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Let’s discuss Ivanka Trump’s visit to Japan

This week’s featured article

DAISUKE KIKUCHI, THE JAPAN TIMES

Ivanka Trump, the eldest daughter of U.S. President Donald Trump, shared a stage with Prime Minister Shinzo Abe during a summit in Tokyo on Nov. 3, saying that the world must boost women’s economic power and participation in the fields of science, technology, engineering and math.

Trump, an informal White House adviser, arrived in Tokyo on Nov. 2 preceding her father’s planned visit on Nov. 5, his first trip to Japan since taking office in January.

Abe, who opened the summit with his own speech, pledged to contribute $50 million (about ¥5.7 billion) to the Women Entrepreneurs Finance Initiative championed by Ivanka Trump.

Sometimes glancing at Abe sitting behind her on the stage, Trump praised the prime minister’s efforts to promote women’s participation in the workforce. She said there has been “significant improvement” in Japan in recent decades, adding, “it will continue to grow in great measure due to Prime Minister Abe’s vision for Japan.”

“At the very heart of this vision, Abenomics, is ‘womenomics,’ ” she said during her 15-minute speech at the fourth World Assembly for Women, a Foreign Ministry event.

Abe, who was re-elected as prime minister after his Liberal Democratic Party scored a landslide victory in the Oct. 22 Lower House election, said in his speech that his government is encouraging more women to join the workforce and boost economic growth.

The remarks come as the gender disparity in the Diet remains stark, and only two women hold posts in Abe’s Cabinet.

Through his so-called womenomics policies — which seek to create “a society where women can shine,” Abe said he has “used his efforts to the utmost” on the issues of child care and creating better working environments for women.

The government has made progress by adding 1.5 million women to the workforce, while the employment rate for women in their 20s and 30s has increased by 5 percentage points, he said. However, tens of thousands of children are still on waiting lists to get into publicly certified nursery schools.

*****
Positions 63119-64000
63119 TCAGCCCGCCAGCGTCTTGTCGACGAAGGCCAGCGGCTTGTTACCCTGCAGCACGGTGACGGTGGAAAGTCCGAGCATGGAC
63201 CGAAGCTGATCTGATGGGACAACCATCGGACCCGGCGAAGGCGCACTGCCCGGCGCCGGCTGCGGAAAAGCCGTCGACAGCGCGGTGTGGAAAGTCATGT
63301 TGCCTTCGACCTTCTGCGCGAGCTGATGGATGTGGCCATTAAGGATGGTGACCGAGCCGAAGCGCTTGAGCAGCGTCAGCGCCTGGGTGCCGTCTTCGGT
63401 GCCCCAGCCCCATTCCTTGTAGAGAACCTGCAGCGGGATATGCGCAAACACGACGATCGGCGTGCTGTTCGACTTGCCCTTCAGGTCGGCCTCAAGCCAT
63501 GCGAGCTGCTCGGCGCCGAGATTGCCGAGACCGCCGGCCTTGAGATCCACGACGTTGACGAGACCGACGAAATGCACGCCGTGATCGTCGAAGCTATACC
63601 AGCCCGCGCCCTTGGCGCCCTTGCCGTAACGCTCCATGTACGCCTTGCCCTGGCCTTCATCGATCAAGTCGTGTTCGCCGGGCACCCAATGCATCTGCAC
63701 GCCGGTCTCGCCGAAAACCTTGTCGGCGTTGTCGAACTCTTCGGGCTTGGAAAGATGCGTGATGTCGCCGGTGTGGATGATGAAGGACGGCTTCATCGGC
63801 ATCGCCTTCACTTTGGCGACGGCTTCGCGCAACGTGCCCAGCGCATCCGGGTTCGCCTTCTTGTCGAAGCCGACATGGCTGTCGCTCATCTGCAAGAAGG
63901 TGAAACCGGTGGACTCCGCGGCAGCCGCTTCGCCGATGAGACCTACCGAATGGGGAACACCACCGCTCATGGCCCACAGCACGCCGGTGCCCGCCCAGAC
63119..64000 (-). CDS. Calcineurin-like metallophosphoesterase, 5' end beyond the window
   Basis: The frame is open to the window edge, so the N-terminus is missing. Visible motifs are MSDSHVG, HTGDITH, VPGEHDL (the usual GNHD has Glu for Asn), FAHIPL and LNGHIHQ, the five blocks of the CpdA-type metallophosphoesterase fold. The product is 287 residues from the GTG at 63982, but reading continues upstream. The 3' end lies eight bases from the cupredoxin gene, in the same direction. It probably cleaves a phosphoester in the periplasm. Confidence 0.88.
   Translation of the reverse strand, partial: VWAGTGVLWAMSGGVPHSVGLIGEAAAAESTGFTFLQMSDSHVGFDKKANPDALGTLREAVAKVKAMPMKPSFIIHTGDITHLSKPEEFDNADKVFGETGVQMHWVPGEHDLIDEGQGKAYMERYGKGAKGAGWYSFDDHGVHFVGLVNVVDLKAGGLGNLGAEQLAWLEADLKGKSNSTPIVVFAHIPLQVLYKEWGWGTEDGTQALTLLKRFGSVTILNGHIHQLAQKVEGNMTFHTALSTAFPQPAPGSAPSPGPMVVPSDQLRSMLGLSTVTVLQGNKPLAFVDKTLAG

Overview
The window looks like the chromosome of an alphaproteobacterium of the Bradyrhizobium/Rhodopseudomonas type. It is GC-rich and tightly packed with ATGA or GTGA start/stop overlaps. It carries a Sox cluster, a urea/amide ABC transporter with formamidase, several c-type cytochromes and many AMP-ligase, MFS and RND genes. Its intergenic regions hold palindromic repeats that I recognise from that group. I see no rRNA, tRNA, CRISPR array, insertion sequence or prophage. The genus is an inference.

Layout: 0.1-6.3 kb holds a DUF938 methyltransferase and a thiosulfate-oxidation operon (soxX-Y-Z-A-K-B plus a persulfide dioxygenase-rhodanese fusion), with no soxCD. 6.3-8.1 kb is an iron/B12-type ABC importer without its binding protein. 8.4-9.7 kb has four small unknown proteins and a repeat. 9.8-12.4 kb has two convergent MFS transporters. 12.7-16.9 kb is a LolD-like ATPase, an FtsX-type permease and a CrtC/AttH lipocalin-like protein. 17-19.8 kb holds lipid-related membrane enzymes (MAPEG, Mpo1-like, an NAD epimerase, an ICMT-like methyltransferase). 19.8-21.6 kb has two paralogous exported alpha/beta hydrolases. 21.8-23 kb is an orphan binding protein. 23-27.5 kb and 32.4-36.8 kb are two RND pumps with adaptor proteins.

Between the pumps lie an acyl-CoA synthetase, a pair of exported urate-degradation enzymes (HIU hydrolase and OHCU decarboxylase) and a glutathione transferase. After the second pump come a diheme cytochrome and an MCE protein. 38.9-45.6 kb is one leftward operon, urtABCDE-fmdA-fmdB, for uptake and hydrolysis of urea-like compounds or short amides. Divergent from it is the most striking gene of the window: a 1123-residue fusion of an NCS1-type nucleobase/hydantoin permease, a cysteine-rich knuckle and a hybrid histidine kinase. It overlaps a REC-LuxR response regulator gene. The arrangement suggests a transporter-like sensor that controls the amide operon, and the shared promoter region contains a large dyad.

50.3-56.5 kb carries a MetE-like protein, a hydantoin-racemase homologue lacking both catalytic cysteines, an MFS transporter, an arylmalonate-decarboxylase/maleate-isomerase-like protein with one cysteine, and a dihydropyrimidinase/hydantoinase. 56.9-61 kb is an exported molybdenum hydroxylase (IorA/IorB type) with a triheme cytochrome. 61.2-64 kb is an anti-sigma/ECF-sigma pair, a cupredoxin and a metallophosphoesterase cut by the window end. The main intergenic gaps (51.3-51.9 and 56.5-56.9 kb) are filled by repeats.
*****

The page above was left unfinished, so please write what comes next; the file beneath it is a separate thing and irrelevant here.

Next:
In the World Economic Forum’s 2017 Global Gender Gap report published Nov. 2, Japan ranked 114 out of 144 — coming in between Guinea and Ethiopia and dropping by 13 to the country’s lowest since 2012, the year Abe was elected as prime minister.

First published in The Japan Times on Nov. 3.

Warm up

One-minute chat about “the superwomen around me.”

Game

Collect words related to woman, e.g., girl, mother, makeup.

New words

1) boost: increase, e.g., “This idea will boost the motivation of younger generations.”

2) pledge: to promise, e.g., “He pledged to keep the secret between them.”

3) utmost: maximum, e.g., “This new bed provides utmost comfort in your sleep.”

Guess the headline

In Tokyo, Ivanka Trump praises Abe’s

‘womeno_ _ _ _’ efforts

Questions

1) What did Mr. Abe promise to Ms. Trump and how did she react to the promise?

2) What is the policy of “womenomics”?

3) How does Japan rank in the world in terms of gender gap?

Let’s discuss the article

1) Do you think “womenomics” is working in Japan?

2) Do you think the summit of Ms. Trump and Mr. Abe was meaningful?

3) What do you think needs to be done to boost “womenomics”?

Reference

トランプ政権の中で重要なポジションを担う女性の来日により、女性の社会進出について日米間でも意見が交わされました。イヴァンカ・トランプ氏は大統領の娘ということもあり一般的なアメリカ人女性の感覚とは異なる点が多いでしょうが、ジェンダーの壁を なくすことはどの社会においても重要な課題でしょう。しかしながら、日本の社会に対する政府間の評価と世界的な数値には大きな差があるようです。女性の輝く社会の実現は どのようにして成し遂げられ、その効果はどう測られるべきなのでしょうか。

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